SAN FRANCISCO, May 10 (Reuters Point Carbon) - California on Wednesday released an updated draft of its cap-and-trade regulations that for the first time includes language that would link its carbon market to a similar scheme in the Canadian province of Quebec.
The draft language called for the mutual acceptance of compliance instruments like allowances and offset credits between the two jurisdictions.
It also called for a common allowance registry and auction, and included provisions for tracking allowances which are designed to enhance market security.
California Air Resources Board (ARB) Chair Mary Nichols said California's cap-and-trade program was always designed to link with other systems, and said a bigger market would benefit the state.
"The sheer fact that we're adding to the number of allowances that are tradable, that there are more regulated parties to trade with, a larger pool of offsets potentially available… all of those things are benefits as far as California is concerned," Nichols said during a phone interview on Wednesday.
She said that linking to Quebec also lays the groundwork for other regional and even national partners to join the effort to combat climate change and promote clean energy.
"This sends a strong message to two national governments that now is the time to support innovation, energy efficiency and the development of clean technologies," she said.
It's unclear what impact linking with Quebec, which has roughly one-sixth the amount of GHG emissions as California, will mean for carbon prices.
An analysis by Barclays in February found that California carbon allowance (CCA) prices would actually increase if the jurisdictions are linked since Quebec is expected to be a net buyer of allowances.
But Nichols said ARB's own analysis showed that linking would have no discernible effect on prices so long as covered entities use all of the offsets allowed under the program.
California will allow covered entities to surrender offset credits to meet 8 percent of their compliance obligation.
"Even if under the worst case scenario there was a small difference in price, what that would mean is that investors outside California would be coming in and spending the money to make reductions here in order to get the allowances," she said.
"So California benefits either way from the cash flow," she said.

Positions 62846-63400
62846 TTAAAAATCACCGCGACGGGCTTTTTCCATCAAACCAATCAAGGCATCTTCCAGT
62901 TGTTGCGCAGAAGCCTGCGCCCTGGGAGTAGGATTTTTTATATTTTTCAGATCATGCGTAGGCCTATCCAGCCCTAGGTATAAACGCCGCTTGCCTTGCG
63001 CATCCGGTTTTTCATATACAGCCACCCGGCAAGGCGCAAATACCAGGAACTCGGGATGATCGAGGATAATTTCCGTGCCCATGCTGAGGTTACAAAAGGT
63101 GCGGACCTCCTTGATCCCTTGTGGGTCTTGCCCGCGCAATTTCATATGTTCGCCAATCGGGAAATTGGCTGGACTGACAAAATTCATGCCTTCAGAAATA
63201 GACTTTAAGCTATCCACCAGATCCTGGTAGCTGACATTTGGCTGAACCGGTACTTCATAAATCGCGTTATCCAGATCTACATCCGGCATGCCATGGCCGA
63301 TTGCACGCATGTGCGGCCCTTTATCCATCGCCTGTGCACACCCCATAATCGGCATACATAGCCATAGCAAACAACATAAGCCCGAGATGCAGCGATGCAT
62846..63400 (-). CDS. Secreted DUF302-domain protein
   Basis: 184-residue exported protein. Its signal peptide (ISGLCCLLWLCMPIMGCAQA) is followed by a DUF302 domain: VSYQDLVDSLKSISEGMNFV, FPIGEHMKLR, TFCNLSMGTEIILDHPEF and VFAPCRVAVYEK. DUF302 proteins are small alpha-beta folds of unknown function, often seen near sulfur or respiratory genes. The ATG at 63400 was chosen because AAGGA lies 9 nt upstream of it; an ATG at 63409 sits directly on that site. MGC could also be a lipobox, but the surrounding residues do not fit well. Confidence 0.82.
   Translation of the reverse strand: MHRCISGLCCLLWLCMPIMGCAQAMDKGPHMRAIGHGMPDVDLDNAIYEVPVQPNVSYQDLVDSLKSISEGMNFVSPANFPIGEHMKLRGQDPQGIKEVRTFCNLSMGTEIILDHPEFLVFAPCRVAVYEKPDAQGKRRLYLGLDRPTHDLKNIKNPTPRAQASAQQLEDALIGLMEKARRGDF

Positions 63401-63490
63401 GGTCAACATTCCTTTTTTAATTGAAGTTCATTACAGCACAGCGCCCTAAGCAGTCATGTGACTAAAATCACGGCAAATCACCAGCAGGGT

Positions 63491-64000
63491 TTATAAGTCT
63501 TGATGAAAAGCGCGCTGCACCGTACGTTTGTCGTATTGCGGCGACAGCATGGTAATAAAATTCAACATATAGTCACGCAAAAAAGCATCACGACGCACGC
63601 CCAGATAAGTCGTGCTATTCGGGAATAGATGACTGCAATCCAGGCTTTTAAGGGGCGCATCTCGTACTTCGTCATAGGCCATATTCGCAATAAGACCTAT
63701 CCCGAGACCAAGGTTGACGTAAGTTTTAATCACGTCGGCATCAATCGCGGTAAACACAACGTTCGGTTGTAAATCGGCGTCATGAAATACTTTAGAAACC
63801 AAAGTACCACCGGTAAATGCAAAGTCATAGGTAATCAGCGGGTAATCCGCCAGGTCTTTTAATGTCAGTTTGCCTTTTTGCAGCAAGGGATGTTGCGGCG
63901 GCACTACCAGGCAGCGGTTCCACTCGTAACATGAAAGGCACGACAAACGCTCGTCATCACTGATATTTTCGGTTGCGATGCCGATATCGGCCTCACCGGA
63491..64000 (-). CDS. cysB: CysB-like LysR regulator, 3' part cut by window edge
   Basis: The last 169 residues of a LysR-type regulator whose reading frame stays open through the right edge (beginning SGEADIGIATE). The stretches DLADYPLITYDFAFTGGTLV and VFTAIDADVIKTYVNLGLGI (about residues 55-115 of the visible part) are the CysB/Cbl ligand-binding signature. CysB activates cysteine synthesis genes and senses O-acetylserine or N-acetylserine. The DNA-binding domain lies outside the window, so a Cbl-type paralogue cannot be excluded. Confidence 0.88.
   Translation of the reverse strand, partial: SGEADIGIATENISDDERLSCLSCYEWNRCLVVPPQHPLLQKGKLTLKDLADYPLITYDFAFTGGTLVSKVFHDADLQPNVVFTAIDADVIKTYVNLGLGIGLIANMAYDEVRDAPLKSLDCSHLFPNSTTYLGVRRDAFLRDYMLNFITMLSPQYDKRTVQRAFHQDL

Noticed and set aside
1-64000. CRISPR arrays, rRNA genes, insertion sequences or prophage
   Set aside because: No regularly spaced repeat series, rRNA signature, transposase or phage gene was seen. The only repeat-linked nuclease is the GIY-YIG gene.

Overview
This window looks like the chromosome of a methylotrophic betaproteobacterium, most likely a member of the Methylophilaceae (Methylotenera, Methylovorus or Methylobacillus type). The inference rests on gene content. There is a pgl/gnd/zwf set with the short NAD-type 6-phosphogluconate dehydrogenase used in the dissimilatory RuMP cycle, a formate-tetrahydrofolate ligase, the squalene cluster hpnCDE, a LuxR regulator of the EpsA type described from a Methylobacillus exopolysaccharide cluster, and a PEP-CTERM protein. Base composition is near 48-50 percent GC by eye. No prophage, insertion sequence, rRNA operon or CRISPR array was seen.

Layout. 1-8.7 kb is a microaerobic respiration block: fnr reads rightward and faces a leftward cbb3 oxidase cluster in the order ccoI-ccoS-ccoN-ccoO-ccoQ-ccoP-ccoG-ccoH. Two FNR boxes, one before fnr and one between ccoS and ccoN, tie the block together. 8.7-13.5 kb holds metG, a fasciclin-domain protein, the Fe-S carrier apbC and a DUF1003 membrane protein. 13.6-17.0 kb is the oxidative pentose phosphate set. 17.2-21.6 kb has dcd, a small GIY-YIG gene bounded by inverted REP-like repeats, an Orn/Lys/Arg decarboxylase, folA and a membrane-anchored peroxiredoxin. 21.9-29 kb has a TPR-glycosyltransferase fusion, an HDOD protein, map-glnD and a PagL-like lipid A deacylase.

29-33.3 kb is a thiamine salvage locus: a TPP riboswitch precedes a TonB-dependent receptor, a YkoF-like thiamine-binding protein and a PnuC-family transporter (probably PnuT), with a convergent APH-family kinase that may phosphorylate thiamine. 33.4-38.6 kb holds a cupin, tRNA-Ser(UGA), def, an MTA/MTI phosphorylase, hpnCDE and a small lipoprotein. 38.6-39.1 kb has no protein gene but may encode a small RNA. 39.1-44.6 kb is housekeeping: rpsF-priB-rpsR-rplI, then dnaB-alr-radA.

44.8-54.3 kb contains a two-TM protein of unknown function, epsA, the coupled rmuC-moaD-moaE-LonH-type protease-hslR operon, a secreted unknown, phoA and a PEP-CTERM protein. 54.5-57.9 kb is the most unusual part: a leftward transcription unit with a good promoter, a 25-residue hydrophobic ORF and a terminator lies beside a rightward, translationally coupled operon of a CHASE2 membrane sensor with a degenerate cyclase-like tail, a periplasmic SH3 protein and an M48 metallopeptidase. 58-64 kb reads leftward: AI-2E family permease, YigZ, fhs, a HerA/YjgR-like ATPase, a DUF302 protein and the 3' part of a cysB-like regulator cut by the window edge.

Quebec has yet to release its regulations on offset credits, and some in the market are nervous that they may not accept credits from California's four approved project types - forestry, urban forestry, ozone depleting substances and agricultural methane.
Nichols downplayed those concerns and said the Quebec offset regulations were on track to be released before a June 28 vote on the linking language.
She said she did not share the concerns of some that the state could be short offset credits during the first compliance period.
"We're not concerned for the first compliance period (2013-2014), we're quite confident there is an adequate supply for that," she said.
"After 2015 we've indicated we do have some concerns but I don't think anyone is going to go out and develop projects until we get this first auction going, so that's on the backburner right now."
She said she couldn't say for certain whether additional offset protocols would be approved for compliance with the program this year.
ARB has suggested that protocols that reduce emissions from rice farm management as well as those that would reduce fugitive methane emissions from natural gas pipelines could be adopted by the state.
"There's a couple (project types) that have been worked on and are being reviewed to the point where there's hope that they could come before the board before the end of the year. But we're trying not to stick to an arbitrary schedule," she said.
California will take comments on Wednesday's proposal for the next 45 days before regulators will vote on a final version on June 28.
(Reporting by Rory Carroll)